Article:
Admittedly he does have obvious, true flaws. I've gone on at length about these in the past, but I'm willing to repeat for the sake of clarity and fullness of argument. Thabeet is still scared of contact on screens, releasing way too early. He still is a poor post-scorer, of course. He'll still foul way too often (not too often for 18 minutes, though). His defense against excellent ball-movement, such as last-second passes, etc., is still bad. I'm not convinced that his attitude is excellent or even existent.
But he does have true advantages, too. His offensive rebound totals are excellent, especially since the majority of his minutes were logged with Zach Randolph next to him. He shoots a great percentage, especially compared to Haddadi. He blocks 8% of all freaking shots when he's on the court.
Furthermore, I'd like to submit that Thabeet's advanced statistics might be truer than the reports our eyes send us because of something I'll call "The Yao Effect." The Yao Effect is, simply put, that we constantly believe the game should be easier for the big fellows on the court just because they're big. In other words, we don't really recognize how excellent a player like Yao Ming is because all we see is that he's 7 feet and 6 inches tall. In our minds it's like, "Duh. Of course he's good, he's huge. Shit, he should be doing more." Dwight Howard suffers this very same fate.
Perhaps Thabeet's predicament is actually more like D12's. He is tremendously athletically gifted for his size, and so we assume that he should be just ripping down boards, slamma-jamming every pitch-pass, and swatting 10 shots a game.
Problem is, that's not quite how coordination works. I'm 6 foot 4 inches tall and I can barely cross behind my back. I'm forced to play power forward or center in almost every rec-league game of my life. I only have slightly above average body control for a big man, and I'm a foot shorter than Hasheem Thabeet.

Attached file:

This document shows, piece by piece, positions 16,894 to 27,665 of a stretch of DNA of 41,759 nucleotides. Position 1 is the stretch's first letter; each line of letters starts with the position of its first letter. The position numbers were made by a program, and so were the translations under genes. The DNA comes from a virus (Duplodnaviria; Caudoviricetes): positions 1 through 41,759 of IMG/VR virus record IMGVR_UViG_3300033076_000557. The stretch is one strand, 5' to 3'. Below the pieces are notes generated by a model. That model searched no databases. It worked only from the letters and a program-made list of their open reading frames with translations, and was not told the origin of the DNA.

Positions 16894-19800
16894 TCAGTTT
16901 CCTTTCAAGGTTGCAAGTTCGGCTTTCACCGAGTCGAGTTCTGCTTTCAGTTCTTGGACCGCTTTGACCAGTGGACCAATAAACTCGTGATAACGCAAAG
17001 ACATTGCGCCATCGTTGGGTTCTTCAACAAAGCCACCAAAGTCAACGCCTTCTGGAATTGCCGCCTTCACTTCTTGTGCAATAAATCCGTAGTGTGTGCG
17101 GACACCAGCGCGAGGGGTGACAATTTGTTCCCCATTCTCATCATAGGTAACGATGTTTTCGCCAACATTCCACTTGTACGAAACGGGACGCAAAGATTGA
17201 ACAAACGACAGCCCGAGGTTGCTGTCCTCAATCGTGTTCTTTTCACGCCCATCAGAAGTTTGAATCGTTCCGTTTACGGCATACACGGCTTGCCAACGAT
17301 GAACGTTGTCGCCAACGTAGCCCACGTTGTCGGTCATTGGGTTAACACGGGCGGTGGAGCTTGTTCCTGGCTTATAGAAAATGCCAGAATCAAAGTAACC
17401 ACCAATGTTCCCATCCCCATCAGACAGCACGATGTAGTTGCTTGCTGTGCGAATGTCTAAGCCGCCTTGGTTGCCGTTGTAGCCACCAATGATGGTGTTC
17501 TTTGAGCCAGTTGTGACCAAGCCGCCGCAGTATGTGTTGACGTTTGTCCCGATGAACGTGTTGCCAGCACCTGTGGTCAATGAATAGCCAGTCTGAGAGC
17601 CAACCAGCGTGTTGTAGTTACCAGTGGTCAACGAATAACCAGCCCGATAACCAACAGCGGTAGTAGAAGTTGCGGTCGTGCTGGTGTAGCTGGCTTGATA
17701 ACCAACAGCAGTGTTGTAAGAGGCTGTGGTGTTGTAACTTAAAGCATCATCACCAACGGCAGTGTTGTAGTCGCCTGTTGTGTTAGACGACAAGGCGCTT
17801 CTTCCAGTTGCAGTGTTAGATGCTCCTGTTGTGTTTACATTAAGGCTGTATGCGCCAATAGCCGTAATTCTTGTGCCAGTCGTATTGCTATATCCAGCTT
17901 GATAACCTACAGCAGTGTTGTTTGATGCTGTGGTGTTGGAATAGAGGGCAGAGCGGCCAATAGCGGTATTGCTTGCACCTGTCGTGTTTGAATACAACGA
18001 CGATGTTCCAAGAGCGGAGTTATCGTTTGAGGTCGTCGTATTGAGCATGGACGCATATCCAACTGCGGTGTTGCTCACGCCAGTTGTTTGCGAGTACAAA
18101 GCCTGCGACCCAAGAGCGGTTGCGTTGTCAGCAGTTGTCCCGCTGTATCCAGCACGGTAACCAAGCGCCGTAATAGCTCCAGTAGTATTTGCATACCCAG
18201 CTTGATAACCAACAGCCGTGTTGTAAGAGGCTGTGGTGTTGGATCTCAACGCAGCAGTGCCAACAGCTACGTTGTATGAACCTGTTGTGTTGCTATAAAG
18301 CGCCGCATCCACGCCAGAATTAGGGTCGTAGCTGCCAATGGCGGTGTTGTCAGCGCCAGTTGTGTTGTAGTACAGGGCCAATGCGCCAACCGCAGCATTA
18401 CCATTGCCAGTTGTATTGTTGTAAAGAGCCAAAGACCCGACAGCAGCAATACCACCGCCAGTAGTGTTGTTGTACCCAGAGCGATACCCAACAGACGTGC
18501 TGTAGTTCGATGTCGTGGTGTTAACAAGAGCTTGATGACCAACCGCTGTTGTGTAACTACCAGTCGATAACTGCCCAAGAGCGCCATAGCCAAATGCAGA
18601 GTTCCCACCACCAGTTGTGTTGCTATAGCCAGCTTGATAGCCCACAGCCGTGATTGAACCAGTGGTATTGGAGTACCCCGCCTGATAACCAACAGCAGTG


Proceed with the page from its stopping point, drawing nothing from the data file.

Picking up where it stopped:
As much as the game is made easier by being taller, I suppose it's also probably complicated by being enormous. So when we see Hasheem Thabeet do some really, really awkward things, it stands out for us; it shouldn't stand out, that's just how tall people move.
Back to the advantages, though. By being enormous and having both quicks and hops, Thabeet causes a lot of problems on the defensive end that we never see. We do see him hitting his head on the rim trying to block a shot or him making a late (or wrong) rotation, but we don't see teams never getting into the paint or not getting layups. Why? Because Thabeet's presence made them never happen.
After watching last night, I'm fully convinced that Coach Hollins should be playing Thabeet at least 18 minutes a game every single game. The Grizzlies defense looked lock-down good with him on the floor. You might argue that it was just one game, I'd argue it appeared to be fully within what his underlying statistics would expect.
Don't take this as a totally apologist stance on Thabeet, because I still would vastly prefer to be writing about Tyreke Evans, Stephen Curry, or Brandon Jennings starting and Mike Conley playing 6th man. But truly, depending on what stats you go by, Hasheem Thabeet is clearly valuable to this Grizzlies team.
Still, he will have to convince Coach Hollins that a single bone-headed play doesn't mean that he needs to sit the rest of the game (what game doesn't Marcus Williams make a stupid in) because -- using, or in spite of, his size and athleticism -- Hasheem Thabeet seems capable to contribute more than we've ever seen before.